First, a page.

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Slang - U. S. Southern

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39 facts:

Ain’t
   means   
Isn't
Although this word is used all over the US it is particularly prevalent in the South. However, this ain’t proper English.
Bread Basket
   means   
Stomach
Cattywampus
   means   
Askew
Darn Tootin'
   means   
For Sure
Fit As A Fiddle
   means   
In Fine Shape
Fit to Be Tied
   means   
Angry
Fixin’ to
   means   
Getting Ready to
Goobers
   means   
Peanuts
Hankering
   means   
A Strong or Persistent Yearning
Heap
   means   
A Large Quantity
Hissy Fit
   means   
Temper Tantrum
Howdy
   means   
Hello
A warm and friendly informal salutation. Short for “Howdy, ya’ll from around here.” It doesn't get any better than that for inquiring in a non-threatening manner.
Hunkey Dorey
   means   
Great
I'm Busier Than a Cat Covering a Marble in a Litterbox
   means   
I'm Quite Busy
Knee-high to a Grasshopper
   means   
Short (a Child)
Lazy Man's Load
   means   
An Unmanageably Large Load Carried to Avoid More Than One Trip.
Lickety Split
   means   
Very Quick
Mess
   means   
A Large Quantity
We caught a mess of fish.
Nearabout
   means   
Almost
No'Count
   means   
Of No Account
Ornery
   means   
Having an Irritable Disposition
Out Of Kilter
   means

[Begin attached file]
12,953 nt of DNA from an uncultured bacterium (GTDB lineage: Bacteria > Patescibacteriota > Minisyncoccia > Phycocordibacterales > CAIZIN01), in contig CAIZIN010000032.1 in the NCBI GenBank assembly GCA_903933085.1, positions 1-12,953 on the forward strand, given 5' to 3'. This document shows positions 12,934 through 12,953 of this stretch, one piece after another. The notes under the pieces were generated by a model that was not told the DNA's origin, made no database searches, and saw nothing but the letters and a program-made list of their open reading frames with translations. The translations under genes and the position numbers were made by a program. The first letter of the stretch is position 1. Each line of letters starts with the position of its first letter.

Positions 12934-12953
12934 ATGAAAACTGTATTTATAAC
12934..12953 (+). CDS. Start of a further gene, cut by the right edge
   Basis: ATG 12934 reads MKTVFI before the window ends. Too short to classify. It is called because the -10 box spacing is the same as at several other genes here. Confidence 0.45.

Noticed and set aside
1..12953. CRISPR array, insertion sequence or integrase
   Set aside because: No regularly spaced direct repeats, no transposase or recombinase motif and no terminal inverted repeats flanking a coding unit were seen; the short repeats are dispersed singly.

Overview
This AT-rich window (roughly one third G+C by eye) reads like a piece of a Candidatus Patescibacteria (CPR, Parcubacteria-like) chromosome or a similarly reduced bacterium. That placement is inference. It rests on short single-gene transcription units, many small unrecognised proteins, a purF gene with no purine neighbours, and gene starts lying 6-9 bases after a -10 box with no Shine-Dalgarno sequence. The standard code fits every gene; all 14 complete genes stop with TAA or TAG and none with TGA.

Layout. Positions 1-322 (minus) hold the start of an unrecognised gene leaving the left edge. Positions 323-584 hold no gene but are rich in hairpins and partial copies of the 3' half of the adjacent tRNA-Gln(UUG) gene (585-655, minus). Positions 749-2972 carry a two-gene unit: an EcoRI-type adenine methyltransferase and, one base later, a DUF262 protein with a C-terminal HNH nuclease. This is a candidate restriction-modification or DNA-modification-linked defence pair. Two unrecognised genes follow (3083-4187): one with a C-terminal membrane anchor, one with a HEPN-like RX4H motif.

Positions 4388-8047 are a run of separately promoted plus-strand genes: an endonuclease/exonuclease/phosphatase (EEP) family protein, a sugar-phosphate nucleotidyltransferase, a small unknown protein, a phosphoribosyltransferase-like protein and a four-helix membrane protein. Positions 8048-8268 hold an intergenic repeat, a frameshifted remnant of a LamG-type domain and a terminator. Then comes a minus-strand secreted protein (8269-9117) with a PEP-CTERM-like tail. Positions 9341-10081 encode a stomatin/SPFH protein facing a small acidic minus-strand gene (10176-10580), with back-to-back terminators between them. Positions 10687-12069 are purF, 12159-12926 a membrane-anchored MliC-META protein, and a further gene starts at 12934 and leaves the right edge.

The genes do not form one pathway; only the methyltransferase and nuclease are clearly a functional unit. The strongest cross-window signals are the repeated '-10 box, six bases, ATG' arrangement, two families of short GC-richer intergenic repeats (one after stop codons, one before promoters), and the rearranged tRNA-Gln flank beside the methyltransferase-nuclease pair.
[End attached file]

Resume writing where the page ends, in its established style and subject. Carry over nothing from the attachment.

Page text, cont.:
Not Right
Piddlin'
   means   
Small or Inferior
Purdy
   means   
Pretty
Raining Harder Than a Cow Pis'n on a Flat Rock
   means   
A Very Dense Rainstorm
Not difficult to figure out, but oh, the imagery . . .
Reckon
   means   
Think
I reckon that's right.
Red-bugs
   means   
Small Tropical Fleas
Chiggers
Sho'nuff
   means   
Sure Enough
Skedaddle
   means   
Run, Scatter
Smack Dab
   means   
Directly
Smack dab in the middle
Snug As A Bug
   means   
Comfortable, Cozy
Tarnation
   means   
Used to Indicate Surprise
Towhead
   means   
Small Blond Child
Uppity
   means   
Conceited
Varmint
   means   
An Animal Considered a Pest
Walking on a Slant
   means   
Drunk
Y'all
   means   
All of You
You all. Its use is appropriate when addressing more than one person, but southerners use it all the time. Let’s face it, this is a great word. It rolls off the tongue and immediately identifies the speaker as a southerner, or a user of southern vocabulary.
Yonder
   means   
Over There
Young'uns
   means   
Children
'uns can be added as a suffix to many adjectives such as “big’uns”. It means “ones”.


Facts contributed by:


Allan R. Matthes








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